USA approves first pill with digital tracking device

Kristen Gonzales
November 15, 2017

The US Food and Drug Administration has approved aripiprazole tablets with a sensor to digitally track whether patients have taken their medication (Abilify MyCite).

A message from the pill's sensor is sent to a wearable patch, which transmits the information to a mobile app where patients can track the ingestion of medication on their smartphones.

The FDA says that the ability to track the consumption of prescribed medicines for mental illness may be useful "for some patients", although the ability of digital pills to improve patient compliance has not been proven.

Abilify MyCite's approval was granted to Japan's Otsuka Pharmaceuticals.

Bipolar disorder, also known as manic-depressive illness, is another brain disorder that causes unusual shifts in mood, energy, activity levels, and the ability to carry out day-to-day tasks. Abilify MyCite is not approved to treat patients with dementia-related psychosis. The pill and its companion smartphone app allow doctors-and anyone else the patient designates, for that matter-to track their dosing.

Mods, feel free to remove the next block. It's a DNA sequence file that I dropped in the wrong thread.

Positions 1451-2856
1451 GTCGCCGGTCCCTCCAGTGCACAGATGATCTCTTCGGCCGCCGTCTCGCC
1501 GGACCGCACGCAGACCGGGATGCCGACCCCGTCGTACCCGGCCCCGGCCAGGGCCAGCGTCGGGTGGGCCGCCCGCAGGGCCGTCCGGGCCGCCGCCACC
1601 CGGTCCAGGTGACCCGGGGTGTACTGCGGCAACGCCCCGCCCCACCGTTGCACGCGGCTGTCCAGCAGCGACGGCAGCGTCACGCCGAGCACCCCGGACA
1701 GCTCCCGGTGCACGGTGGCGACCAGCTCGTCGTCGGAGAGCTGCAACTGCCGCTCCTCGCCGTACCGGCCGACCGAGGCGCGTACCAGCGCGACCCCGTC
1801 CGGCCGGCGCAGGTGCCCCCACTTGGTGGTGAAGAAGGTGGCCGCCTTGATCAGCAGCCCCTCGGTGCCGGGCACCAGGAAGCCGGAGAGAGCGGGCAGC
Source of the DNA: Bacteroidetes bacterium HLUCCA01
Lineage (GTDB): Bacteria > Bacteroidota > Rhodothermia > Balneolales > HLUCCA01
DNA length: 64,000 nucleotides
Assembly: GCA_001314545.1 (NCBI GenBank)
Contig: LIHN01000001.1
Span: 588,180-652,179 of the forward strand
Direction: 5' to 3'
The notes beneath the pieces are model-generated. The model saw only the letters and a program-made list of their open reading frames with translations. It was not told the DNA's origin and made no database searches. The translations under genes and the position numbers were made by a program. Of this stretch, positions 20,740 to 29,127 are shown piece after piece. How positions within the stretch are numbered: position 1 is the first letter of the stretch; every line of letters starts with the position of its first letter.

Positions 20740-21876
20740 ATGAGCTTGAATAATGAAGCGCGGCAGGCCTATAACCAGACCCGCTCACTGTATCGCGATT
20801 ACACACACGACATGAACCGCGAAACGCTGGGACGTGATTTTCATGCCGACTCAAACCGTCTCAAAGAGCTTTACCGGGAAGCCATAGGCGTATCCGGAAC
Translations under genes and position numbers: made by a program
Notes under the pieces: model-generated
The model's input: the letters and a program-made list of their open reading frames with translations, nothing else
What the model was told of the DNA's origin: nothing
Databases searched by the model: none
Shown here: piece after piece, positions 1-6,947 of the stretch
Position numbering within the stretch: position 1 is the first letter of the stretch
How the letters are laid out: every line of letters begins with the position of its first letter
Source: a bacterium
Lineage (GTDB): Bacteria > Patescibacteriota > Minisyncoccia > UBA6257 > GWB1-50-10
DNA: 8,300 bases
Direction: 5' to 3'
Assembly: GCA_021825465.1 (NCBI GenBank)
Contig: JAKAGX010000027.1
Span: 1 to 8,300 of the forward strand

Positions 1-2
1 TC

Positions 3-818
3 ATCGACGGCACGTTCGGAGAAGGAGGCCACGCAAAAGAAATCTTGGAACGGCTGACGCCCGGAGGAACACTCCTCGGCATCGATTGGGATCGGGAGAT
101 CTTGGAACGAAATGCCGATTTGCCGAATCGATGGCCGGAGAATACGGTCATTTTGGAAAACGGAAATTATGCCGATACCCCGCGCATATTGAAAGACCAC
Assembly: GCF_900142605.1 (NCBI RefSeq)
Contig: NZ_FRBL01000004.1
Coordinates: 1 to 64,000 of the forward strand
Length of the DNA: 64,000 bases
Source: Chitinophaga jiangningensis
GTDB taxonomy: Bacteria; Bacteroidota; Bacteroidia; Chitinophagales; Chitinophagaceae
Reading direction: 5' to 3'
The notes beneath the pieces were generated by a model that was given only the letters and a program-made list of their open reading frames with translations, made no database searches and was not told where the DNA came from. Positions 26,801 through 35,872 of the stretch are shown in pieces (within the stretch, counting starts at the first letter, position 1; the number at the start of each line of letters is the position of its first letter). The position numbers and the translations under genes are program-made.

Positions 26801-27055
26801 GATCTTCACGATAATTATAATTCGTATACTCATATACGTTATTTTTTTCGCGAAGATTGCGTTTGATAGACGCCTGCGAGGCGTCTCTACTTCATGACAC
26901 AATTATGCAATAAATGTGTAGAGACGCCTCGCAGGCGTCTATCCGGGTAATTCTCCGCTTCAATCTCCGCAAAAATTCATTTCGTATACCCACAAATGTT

Children, adolescents and young adults taking antidepressants are at an increased risk of suicidal thinking and behavior.

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The system in the drug offers an objective way to measure whether patients have taken their pills on schedule, which opens up new ways to monitor treatment compliance that can be applied in other therapeutic cases.

Abilify MyCite's future isn't certain, however. The atypical antipsychotic drug is already available as a cheap generic, and doctors are already using an injectable, long-lasting version-Abilify Maintena-to manage patients who have problems sticking to a daily pill regimen.

In the clinical trials for Abilify, the most common side effects reported by adults taking Abilify were nausea, vomiting, constipation, headache, dizziness, uncontrollable limb and body movements (akathisia), anxiety, insomnia, and restlessness. In Abilify MyCite, skin irritation at the site of the MyCite patch may also occur.

The technology is the product of research between Japanese pharmaceutical company Otsuka and Proteus Digital Health, and is created to solve the problem of people missing medicine doses, which costs the USA healthcare system an estimated $200 billion per year.

Whatever way you look at it, this is a major breakthrough for digital health and we're sure now that the FDA has approved one smart pill, we'll soon be flooded by more of them over the coming years.

Other reports by TheSundaySentinel

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